In some parts of the country, Gottlieb added, "that's what we have right now."
"We should be optimistic, in my view. I think we are going to continue to see infection rates declining into the spring and the summer," he said.
The debate over the state and momentum of the virus comes a year into the extended lock downs and other preventive measures that have shuttered much of the economy, inflicted mental health trauma on an as-yet-untold number, and forced families apart.
Biden has said that achieving herd immunity by the end of the coming summer could be a difficult task, forcing parents to grapple with the idea of starting another school-year in pandemic conditions.
Even if the country significantly contains the virus, it is possible that some measures designed to protect against its spread continue. Fauci said on CNN on Sunday that Americans may be wearing masks to prevent the spread of Covid-19 next year, even as the country reaches a degree of normality.
"It's possible that that's the case," Fauci said of wearing masks in 2022. "It depends on the level of dynamics of virus that's in the community. If you see the level coming down really, really very low, I want it to keep coming down to a baseline that's so low that...there's a minimal, minimal threat you'll be exposed to someone who's infected."
Biden's cautious approach is a reversal from the abundant and at times reckless optimism offered by his predecessor, former President Donald Trump. The Biden administration's measured remarks have inspired criticism from the opposite direction, with some saying the administration sets goals that are too low in the face of encouraging data.
The uptick in the number of individuals receiving vaccinations has spurred limited optimism. About 1.7 millions vaccines are administered each day, up from the White House goal of 1.5 million per day. Public health experts have said that rate could double by the end of the month, if supply persists.
Despite those optimistic projections, concerns are still high about a number of new coronavirus mutations, some of which have been shown to be more transmissible than the dominant strain in the U.S. It is possible that mutant strains could prove resistant to the vaccines that have been approved by regulators, though experts have largely said they expect the current vaccines to work.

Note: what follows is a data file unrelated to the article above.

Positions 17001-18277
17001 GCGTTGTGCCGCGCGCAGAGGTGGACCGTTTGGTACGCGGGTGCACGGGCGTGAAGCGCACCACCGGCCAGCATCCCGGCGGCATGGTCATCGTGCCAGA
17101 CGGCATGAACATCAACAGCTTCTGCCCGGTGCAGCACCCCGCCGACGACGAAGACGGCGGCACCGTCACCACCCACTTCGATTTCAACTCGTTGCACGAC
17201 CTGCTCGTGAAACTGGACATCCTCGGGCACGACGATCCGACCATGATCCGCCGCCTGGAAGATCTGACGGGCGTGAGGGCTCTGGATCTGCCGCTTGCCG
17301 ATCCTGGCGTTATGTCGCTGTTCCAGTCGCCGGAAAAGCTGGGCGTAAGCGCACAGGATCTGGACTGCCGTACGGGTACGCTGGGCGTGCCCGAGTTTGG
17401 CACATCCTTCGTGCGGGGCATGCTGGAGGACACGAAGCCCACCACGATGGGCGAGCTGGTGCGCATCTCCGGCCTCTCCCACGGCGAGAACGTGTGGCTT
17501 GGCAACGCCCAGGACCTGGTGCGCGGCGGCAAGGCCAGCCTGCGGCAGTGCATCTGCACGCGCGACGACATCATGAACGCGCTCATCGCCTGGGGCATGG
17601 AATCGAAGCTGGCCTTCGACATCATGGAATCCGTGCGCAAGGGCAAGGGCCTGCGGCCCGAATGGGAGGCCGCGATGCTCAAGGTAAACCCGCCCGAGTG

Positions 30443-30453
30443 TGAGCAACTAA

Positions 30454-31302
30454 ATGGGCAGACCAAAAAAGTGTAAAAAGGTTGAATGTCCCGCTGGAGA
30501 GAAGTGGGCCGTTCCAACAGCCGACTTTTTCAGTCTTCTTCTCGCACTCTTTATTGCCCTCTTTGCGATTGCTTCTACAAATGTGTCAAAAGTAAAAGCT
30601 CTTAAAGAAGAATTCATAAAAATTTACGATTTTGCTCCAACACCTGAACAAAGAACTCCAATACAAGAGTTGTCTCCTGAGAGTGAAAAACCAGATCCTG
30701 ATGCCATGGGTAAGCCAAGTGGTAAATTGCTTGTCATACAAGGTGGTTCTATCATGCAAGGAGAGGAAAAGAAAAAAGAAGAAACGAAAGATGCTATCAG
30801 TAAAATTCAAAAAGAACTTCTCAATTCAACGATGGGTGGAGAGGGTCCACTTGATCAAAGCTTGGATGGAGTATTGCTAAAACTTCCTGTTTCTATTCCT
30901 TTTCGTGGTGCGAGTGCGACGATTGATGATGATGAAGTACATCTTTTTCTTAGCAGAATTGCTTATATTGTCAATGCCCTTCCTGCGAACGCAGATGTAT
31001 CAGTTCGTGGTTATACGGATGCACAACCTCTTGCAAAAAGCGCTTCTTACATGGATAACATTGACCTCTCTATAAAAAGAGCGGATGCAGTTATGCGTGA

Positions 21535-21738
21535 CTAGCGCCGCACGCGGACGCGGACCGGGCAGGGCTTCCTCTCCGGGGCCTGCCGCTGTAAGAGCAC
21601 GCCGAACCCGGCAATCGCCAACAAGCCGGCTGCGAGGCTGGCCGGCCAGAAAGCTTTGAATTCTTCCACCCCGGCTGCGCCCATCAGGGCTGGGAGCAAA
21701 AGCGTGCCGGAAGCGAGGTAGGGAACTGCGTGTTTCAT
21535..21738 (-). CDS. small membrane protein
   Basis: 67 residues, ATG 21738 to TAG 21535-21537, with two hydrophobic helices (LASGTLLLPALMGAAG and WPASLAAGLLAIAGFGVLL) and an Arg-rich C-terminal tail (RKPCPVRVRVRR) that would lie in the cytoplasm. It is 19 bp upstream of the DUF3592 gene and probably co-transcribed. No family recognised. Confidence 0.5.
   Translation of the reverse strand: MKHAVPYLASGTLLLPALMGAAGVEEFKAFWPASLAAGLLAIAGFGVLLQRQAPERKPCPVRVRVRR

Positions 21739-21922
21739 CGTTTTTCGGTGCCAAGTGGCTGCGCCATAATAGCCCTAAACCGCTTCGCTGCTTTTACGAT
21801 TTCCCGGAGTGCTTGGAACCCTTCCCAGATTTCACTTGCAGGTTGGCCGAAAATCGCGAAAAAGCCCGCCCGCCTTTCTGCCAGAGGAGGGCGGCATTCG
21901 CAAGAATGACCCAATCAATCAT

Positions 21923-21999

One particularly worrying strain, first identified in the U.K., is doubling its presence in the U.S. every 10 days, according to a study published earlier this month.
While the study found that the strain was circulating at low absolute levels, it supported modeling produced by the Centers for Disease Control and Prevention that predicted the strain, known as B.1.1.7., could be the dominant strain in the U.S. next month.
Dr. Michael Osterholm, a former advisor to Biden's transition team, said on Jan. 31 that B.1.1.7 was likely to lead to a surge in the "next six to 14 weeks."
"And, if we see that happen, which my 45 years in the trenches tell me we will, we are going to see something like we have not seen yet in this country," Osterholm warned.
The CDC has identified three mutant strains in the U.S. that "in particular have concerned global public health and healthcare leaders to date," including B.1.1.7 and variations first identified in South Africa and Japan. The variant identified in Japan was found in travelers from Brazil.
Gottlieb said that the variants did pose "some risk" but that there was already "enough protective immunity that we are likely to see these [positive] trends continue."
The variants, he said, are "not going to be enough to reverse these trends at this point."